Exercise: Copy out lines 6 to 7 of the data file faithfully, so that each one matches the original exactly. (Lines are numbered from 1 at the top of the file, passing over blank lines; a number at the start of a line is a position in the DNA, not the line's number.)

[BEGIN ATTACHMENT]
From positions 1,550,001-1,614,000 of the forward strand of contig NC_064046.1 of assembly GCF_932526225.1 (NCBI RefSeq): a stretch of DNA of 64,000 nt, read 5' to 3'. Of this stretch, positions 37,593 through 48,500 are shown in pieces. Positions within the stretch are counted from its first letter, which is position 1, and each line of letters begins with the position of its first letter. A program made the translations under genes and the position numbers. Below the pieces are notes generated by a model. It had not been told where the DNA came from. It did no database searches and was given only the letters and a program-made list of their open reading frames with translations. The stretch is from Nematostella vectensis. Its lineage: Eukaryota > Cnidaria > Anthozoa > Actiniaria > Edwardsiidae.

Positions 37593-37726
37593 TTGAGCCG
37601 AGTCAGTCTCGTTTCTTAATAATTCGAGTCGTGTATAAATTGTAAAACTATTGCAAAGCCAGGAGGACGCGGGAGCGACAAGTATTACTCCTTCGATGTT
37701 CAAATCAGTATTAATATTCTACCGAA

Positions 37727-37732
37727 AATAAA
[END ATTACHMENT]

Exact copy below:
Positions 37727-37732
37727 AATAAA